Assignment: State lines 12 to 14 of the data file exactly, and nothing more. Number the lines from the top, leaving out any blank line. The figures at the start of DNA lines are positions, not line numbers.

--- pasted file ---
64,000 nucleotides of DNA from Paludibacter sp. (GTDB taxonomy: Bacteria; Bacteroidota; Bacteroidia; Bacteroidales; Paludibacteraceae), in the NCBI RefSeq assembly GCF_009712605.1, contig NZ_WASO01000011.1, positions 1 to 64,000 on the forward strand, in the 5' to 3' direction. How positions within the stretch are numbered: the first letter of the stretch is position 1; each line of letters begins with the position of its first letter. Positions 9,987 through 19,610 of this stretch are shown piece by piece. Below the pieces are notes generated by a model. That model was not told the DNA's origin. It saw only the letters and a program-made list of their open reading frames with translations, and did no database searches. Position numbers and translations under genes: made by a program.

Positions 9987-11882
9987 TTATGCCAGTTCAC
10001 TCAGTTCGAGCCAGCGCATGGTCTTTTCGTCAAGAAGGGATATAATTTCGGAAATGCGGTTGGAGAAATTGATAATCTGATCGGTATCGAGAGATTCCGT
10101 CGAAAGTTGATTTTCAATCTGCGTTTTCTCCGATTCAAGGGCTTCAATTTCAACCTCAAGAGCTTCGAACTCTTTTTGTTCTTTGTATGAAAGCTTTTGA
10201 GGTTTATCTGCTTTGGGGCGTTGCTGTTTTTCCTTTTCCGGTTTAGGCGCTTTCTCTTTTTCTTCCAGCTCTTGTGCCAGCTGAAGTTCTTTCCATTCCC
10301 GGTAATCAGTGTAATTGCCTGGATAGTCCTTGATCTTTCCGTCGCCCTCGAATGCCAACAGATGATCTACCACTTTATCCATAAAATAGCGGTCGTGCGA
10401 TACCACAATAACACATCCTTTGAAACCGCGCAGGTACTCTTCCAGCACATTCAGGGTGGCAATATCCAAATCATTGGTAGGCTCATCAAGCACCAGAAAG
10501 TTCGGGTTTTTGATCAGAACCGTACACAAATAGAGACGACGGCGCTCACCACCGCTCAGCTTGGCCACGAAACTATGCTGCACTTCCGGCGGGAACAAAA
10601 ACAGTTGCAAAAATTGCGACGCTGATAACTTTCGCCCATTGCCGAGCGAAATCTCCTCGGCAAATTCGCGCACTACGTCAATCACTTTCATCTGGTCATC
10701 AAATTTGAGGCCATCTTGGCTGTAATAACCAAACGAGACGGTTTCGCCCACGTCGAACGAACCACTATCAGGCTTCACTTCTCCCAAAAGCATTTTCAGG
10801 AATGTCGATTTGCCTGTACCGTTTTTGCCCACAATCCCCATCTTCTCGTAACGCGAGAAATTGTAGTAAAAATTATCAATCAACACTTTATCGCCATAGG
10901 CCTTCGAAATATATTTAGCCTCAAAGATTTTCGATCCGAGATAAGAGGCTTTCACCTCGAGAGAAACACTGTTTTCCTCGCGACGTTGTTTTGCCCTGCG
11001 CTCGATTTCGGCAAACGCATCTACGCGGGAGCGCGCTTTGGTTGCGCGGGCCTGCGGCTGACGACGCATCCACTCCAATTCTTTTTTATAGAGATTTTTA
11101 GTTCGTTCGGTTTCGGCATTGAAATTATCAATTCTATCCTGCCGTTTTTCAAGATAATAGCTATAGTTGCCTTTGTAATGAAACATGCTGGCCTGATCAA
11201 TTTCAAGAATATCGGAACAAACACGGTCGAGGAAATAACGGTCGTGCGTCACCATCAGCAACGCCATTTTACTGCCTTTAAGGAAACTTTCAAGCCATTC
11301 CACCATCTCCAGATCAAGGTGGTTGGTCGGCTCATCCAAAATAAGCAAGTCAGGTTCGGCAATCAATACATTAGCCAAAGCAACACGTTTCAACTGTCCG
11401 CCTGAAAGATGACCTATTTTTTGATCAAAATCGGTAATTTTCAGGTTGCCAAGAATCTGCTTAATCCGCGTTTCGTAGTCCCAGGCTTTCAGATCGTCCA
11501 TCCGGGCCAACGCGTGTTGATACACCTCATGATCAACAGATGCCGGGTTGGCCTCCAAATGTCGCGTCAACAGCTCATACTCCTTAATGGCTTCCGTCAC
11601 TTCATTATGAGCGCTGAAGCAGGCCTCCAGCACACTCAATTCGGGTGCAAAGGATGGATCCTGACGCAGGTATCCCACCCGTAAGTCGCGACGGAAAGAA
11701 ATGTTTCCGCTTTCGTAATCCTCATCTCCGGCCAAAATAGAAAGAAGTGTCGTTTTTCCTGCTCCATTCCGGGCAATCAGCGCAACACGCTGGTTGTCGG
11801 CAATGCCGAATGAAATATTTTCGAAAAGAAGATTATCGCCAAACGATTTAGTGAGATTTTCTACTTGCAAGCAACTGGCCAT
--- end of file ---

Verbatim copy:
10801 AATGTCGATTTGCCTGTACCGTTTTTGCCCACAATCCCCATCTTCTCGTAACGCGAGAAATTGTAGTAAAAATTATCAATCAACACTTTATCGCCATAGG
10901 CCTTCGAAATATATTTAGCCTCAAAGATTTTCGATCCGAGATAAGAGGCTTTCACCTCGAGAGAAACACTGTTTTCCTCGCGACGTTGTTTTGCCCTGCG
11001 CTCGATTTCGGCAAACGCATCTACGCGGGAGCGCGCTTTGGTTGCGCGGGCCTGCGGCTGACGACGCATCCACTCCAATTCTTTTTTATAGAGATTTTTA